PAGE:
What Does Check Mean In Chess?
Checking is one of the most important concepts in chess, but what exactly is it, and how does it differ from checkmating? In chess, a check is a direct attack against an opponent’s king, signaling that the king is in danger from one of the enemy’s pieces. It is important that chess players know the rules of checking and how to escape it, so here, we will take a look at what checking is and what the rules are regarding it.
What is a Check in Chess?
In chess, the term “check” refers to any scenario in which the king is under attack and could be “captured” by a piece. As the king cannot actually be captured and taken off the board, a scenario in which the king is directly within the capturing ability of an opposing piece is referred to as a check. In chess notation, checks are normally denoted by a plus (+) symbol. Scenarios in which a king is in check include:
- Whenever a king is in a square directly ahead of and diagonal to an enemy pawn
- Whenever a king is within the L-shaped movement of a knight
- Whenever a king is in an empty diagonal from a bishop
- Whenever a king is in an empty straight line from a rook
- Whenever a king is in an empty diagonal or straight line from a queen
Whenever a player is in check, the key rule above all is that they must get out of check. In a formal chess game, whenever a player is placed in check, the checking player must say the word “check” aloud in order to signal the attack.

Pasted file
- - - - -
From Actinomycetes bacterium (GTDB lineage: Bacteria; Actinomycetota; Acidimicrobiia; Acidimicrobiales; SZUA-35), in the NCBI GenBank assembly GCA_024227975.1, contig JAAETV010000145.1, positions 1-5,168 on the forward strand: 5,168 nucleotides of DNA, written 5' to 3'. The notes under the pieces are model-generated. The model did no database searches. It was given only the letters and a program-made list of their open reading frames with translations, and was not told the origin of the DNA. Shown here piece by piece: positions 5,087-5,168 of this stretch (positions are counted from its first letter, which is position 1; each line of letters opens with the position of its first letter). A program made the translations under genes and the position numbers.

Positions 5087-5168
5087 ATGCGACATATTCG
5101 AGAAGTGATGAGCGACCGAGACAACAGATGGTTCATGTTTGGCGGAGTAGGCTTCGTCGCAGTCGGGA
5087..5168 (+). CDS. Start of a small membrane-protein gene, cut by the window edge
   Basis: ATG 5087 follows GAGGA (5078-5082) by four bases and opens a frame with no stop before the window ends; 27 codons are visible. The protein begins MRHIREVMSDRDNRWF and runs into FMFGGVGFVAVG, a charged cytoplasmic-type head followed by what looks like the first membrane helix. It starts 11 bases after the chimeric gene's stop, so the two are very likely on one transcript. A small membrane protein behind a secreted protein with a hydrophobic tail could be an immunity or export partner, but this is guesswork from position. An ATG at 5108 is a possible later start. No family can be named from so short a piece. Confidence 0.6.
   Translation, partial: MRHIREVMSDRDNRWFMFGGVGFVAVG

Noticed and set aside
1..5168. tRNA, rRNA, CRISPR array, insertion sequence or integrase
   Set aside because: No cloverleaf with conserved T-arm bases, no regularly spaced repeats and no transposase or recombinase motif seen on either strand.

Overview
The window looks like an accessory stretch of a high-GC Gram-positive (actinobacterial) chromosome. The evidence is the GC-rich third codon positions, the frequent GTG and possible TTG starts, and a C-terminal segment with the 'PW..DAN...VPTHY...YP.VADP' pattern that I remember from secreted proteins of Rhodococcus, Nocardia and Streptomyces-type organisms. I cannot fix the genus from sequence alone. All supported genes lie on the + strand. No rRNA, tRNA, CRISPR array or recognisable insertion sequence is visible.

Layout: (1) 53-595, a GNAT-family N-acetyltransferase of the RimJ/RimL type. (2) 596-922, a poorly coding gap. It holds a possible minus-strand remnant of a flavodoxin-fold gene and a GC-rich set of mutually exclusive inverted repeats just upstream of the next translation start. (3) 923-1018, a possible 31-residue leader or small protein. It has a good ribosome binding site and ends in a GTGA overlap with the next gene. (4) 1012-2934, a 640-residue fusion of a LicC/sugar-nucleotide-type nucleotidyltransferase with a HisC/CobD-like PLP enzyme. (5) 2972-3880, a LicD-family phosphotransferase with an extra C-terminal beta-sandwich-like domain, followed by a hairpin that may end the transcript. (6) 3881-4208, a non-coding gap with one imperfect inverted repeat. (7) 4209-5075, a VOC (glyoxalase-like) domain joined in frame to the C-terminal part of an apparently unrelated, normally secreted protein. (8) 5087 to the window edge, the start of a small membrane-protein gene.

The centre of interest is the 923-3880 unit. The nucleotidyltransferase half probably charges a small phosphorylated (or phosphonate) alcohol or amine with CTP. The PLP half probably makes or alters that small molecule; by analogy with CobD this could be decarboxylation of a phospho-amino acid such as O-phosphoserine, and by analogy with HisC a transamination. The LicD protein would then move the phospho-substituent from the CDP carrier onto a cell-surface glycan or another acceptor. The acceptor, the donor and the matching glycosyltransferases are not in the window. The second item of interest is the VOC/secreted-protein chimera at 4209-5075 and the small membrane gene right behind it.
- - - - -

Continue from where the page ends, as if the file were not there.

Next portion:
What is the Difference Between Check and Checkmate?
The difference between check and checkmate in chess is simple: in a check, while the king is directly under attack, there is always an avenue of escape, whether that be by moving the king to a square that is not in check or by moving another piece between the king and the enemy piece that is attacking it. Conversely, in a checkmate, which ends a chess game, a king is placed in check by multiple pieces that surround it in such a way that the king has no legal moves to make and cannot be saved by any other pieces.
How Do You Get Out of Check?
As the rules of checking state that any player who is in check must escape it, it is important for chess players to know how to get their kings out of check. In chess, there are three ways a king can escape check.
The first way a king can escape check is by moving the king to a square that is not in check. This involves taking the checked king and moving one square in any direction, so long as the destination square is not in check. It is vital for players to be aware of what pieces are attacking what squares so that they do not move their king from one checked square to another square that is also checked.
The second method of escaping check is by blocking the check. This involves a player moving another of their pieces between the checked king and the enemy piece that checked them. Blocking the check may sometimes result in the player escaping check, but it can also cause the checking piece to immediately capture the blocking piece, so players should be cautious and willing to sacrifice a piece used to block a check potentially.
The final scenario in which a king can escape check is by capturing the checking piece. This is only possible if the checking piece is within the king’s range of capture, and if capturing it, it will not result in the king entering another square in check.
Checking is one of the most important rules of chess, and every chess player needs to know how checking works, how to enact a check, and how to escape one. Checks can easily fluster novice chess players, so every player must practice getting out of scenarios in which their king is in check so that they can respond appropriately when their king is threatened in a real chess match.